almost all physical stress. The House has passed legislation, which President 
Bush has threatened to veto, mandating such a requirement.

    But Hoekstra would not swear off waterboarding.

"The last thing we ought to do is telegraph to Al Qaeda or other terrorist 
organizations exactly what may happen if and when they are captured," Hoekstra 
said. "I don't want to give them our playbook."

    The Democrat Who Wants the CIA's Cameras Running
    Elana Schor
    The Guardian UK
    Friday 14 December 2007

Amid the growing furore in Congress over the CIA's destruction of videos showing
al-Qaida suspects under brutal questioning, the senior Democrat on the House of 
Representatives' intelligence oversight panel is offering a unique solution: 
require the taping of all interrogations.

Representative Rush Holt, named by senior Democrats to head the new oversight 
panel this year, has long advocated the recording of all interrogations 
conducted in US custody. Required videotaping would not only protect terrorism 
suspects from possible abuses, Holt contends, but also shield US operatives from
unjustified suspicion and ensure higher-quality intelligence is received.

Now that the destroyed CIA tapes have upended the spy agency and sparked 
multiple inquiries, Holt told Guardian America, "I figured the time was right to
re-introduce the videotape bill, partly because a major objection of the 
intelligence community-that it can't be and never is done-has been removed."

When CIA director Michael Hayden came before Holt's panel yesterday, the 
Democrat urged him to consider supporting the videotaped interrogations 
proposal. But the Bush administration has opposed the bill since its first 
introduction, before the revelations of prisoner abuse at the Abu Ghraib prison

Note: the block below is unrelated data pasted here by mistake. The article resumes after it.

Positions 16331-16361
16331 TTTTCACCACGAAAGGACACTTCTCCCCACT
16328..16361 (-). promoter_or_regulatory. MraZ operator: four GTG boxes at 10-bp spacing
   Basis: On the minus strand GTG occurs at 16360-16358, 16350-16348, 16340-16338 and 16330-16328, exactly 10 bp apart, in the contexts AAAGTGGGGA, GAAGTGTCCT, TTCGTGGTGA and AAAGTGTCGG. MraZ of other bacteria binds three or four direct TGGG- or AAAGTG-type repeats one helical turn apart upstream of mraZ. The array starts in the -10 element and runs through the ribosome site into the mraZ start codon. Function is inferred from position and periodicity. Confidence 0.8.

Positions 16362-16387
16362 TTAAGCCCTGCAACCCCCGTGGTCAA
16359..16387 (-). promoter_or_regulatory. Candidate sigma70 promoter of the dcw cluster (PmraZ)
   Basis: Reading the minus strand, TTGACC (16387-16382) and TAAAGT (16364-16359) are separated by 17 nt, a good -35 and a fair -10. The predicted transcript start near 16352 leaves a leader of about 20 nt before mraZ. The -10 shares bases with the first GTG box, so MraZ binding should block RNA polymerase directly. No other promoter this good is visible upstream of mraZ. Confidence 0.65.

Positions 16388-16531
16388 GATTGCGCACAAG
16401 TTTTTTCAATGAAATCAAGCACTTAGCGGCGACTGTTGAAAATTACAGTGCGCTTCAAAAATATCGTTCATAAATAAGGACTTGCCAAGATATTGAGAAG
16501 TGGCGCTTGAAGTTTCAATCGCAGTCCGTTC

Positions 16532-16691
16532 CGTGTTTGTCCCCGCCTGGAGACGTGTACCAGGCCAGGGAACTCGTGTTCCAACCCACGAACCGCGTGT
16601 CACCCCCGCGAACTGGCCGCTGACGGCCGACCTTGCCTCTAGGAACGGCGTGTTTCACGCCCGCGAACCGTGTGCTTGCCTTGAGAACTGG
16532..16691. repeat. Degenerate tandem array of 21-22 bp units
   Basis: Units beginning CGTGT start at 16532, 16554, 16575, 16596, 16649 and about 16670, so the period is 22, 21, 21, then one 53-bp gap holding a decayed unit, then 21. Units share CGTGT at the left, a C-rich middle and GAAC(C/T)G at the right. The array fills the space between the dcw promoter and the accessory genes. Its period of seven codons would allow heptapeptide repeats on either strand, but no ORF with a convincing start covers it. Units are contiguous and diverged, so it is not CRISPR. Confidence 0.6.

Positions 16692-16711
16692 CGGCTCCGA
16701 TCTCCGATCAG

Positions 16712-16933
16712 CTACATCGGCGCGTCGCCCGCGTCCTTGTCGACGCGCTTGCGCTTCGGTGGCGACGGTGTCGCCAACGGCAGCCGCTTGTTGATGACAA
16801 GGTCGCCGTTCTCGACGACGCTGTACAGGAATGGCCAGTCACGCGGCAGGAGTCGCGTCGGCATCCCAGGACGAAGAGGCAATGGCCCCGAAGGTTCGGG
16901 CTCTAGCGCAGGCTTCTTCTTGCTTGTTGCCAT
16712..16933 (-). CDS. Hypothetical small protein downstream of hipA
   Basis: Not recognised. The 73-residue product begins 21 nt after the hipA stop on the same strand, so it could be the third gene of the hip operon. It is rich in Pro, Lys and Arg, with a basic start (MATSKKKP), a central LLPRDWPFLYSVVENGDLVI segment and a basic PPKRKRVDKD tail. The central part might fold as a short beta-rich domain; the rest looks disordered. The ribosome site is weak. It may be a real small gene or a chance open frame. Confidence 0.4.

facility in Iraq, and is unlikely to bend despite the pressure of the destroyed 
tapes scandal.

Holt declined to discuss where the House intelligence committee's investigation,
which plans its first hearing on the interrogation tapes next week, would 
ultimately lead. But he pointedly disputed Hayden's claim, in a December 6 
letter to CIA staff, that the tapes were trashed after the agency determined 
they were "not relevant to any internal, legislative, or judicial inquiries".

"That's just not correct," Holt said. "It was apparent - and it was apparent to 
the CIA - that there was use for the tapes, at least judicial if not 

Two federal judges had ordered the Bush administration to hold onto all 
materials relating to treatment of detainees at Guantánamo Bay months before the
tapes were destroyed, and the American Civil Liberties Union had filed freedom 
of information requests that required preservation of all records on prisoner 

Under the bill Holt proposed today, the taped interrogations conducted by US 
troops, spies and contractors would be kept under classified cover and military 
prosecutors would develop rules to ensure the recordings do not infringe upon 
the human rights of detained suspects.

The Democrat draws a parallel between the CIA's resistance to his plan and state
police in the US who initially protested laws ordering them to keep records of 
suspects under questioning. Police officers now welcome the taping as a 
protection and a boon to their work, Holt said.

"I believe the lessons those law enforcement organizations have learned can be 
applied to our current detainee policies, particularly in light of the 
revelations about the CIA's destruction of video and/or audio recordings of 
detainee interrogations," Holt wrote in a letter to colleagues seeking support 
for his bill. Five Democrats are currently co-sponsors of the proposal.